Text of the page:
Seeing the Invisible in Late Antiquity and the Early Middle Ages, ed. Giselle de Nie, Karl F. Morrison and Marco Mostert (Turnhout, 2005: USML 14), xii+545 pp. ISBN 2-503-51759-5.

Limiting itself to the vital centuries when the late Roman West reshaped itself into a first “Europe”, the conference explored the dominant conception of human nature in that era: that human existence was both body (in the visible world of material things) and soul (in the invisible world of spirit). This was a legacy of pre-Christian elements handed down from Greek philosophy and Hebrew Scriptures. Assimilating it to indigenous cultures in the Roman West, many alien to the ancient Mediterranean world, precipitated sea-changes in the understanding of human psychology. Ensuing frictions sparked extraordinary expressions of creativity in words and visual images. It also created dangerously subversive disequilibriums in the collective mentality within élites and between them and majority cultures. The papers in this volume investigate numerous configurations of a new culture taking shape in that volatile environment. They contribute to continuing debates about the cognitive co-ordination of words and pictorial images, and to cross-disciplinary dialogues in such disparate fields as art history, religious literature, mysticism, and cultural anthropology.


Karl F. Morrison and Giselle de Nie, “Introduction”

Part I: Late Antiquity

Looking Inward: Perceiving with the Eyes of the Mind and Heart

Andrew louth, “‘Truly Visible Things Are Manifest Images of Invisible Things’: Dionysios the Areopagite on Knowling the Invisible”

Patricia Cox Miller, “Relics, Rhetoric, and Mental Spectacles in Late Ancient Christianity”

M.B. Pranger, “Augustine and the Return of the Senses”

Looking Outward: Perceiving with the Eyes of the Body

Giselle de Nie, “‘Divinos Concipe Sensus‘: Envisioning Divine Wonders in Paulinus of Nola and Gregory of Tours”

Willemien Otten, “Ideals of Community in Late Antiquity: John Cassian and Gregory the Great on Communicating Sanctity”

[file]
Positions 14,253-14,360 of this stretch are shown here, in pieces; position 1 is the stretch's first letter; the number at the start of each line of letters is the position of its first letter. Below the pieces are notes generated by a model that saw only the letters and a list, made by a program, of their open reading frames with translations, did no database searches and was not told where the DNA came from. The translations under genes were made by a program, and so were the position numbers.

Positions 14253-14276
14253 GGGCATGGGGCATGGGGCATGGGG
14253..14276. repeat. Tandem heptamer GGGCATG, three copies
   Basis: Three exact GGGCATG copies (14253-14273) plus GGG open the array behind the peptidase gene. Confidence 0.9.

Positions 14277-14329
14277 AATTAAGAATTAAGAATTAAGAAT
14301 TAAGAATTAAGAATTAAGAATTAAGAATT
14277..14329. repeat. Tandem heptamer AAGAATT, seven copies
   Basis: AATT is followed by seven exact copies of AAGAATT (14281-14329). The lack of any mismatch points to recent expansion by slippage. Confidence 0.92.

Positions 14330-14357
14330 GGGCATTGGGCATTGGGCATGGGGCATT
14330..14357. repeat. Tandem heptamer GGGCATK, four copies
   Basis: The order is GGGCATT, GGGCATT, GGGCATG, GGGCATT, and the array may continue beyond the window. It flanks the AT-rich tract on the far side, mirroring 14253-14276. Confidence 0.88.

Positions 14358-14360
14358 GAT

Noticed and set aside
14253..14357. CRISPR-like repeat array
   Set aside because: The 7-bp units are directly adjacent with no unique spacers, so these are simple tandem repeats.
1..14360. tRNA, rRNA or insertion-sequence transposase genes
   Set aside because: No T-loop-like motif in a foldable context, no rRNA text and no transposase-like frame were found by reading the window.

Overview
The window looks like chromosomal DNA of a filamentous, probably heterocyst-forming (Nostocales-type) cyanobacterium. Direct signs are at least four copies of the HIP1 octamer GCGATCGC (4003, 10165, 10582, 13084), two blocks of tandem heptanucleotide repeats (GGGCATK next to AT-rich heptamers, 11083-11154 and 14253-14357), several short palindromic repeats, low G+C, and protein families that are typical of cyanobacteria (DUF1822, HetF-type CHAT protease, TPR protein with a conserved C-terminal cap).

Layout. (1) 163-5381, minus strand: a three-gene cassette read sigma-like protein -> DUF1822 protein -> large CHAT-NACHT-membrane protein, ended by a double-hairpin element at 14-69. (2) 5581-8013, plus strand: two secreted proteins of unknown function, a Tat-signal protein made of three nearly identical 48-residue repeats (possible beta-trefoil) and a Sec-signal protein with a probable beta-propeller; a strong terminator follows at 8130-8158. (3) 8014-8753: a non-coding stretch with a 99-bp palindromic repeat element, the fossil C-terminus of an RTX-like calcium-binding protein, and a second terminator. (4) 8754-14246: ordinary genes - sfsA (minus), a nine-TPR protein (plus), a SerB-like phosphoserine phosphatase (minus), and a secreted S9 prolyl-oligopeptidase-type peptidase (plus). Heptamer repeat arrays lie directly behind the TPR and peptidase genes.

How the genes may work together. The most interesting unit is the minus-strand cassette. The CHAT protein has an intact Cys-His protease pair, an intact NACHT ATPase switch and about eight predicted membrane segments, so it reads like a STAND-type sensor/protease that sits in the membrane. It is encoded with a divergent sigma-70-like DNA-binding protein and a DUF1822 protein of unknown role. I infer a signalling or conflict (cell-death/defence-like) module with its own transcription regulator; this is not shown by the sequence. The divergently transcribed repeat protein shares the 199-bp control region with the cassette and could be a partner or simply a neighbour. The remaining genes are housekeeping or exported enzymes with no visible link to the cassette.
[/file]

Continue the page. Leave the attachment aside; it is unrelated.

Configuring the Invisible

Beat Brenk, “Visibility and (Partial) Invisibility of Early Christian Images”

Shigebumi Tsuji, “The Holy in the Dust: A Japanese View of Christendom’s Cult of the Non-Representational”

Part II: Early Middle Ages

Configuring the Invisible: Speaking

Thomas F.X. Noble, “The Vocabulary of Vision and Worship in the Early Carolingian Period”

Cynthis Hahn, “Configuring the Invisible: Depicting Metaphor and Meaning in Early Medieval Reliquaries”

Erik Thunø, “Materializing the Invisible in Early Medieval Art: The Mosaic of Santa Maria in Domnica in Rome”

Herbert L. Kessler, “‘Hoc Visibile Imaginatum Figurat Illud Invisibile Verum‘: Imagining God in Pictures of Christ”

Configuring the Invisible: Enacting

Celia Chazelle, “Amalarius’s Liber Officialis: Spirit and Vision in Carolingian Liturgical Thought”

Configuring the Invisible: Dialectic between Words and Pictures

Bianca Kühnel, “Carolingian Diagrams, Images of the Invisible”

Sabine MacCormack, “The City Built in Heaven”

Limits of the Possible

William Diebold, “The Carolingian Idol: Exegetes and Idols”

Paul Edward Dutton, “Carolingian Invisibles and Eriugena’s Lost Vision of God”

Karl F. Morrison, “Nudity Lost and Regained in Eriugena’s History of the World”

Marco Mostert and Jean-Claude Schmitt, “Analytical Postscript”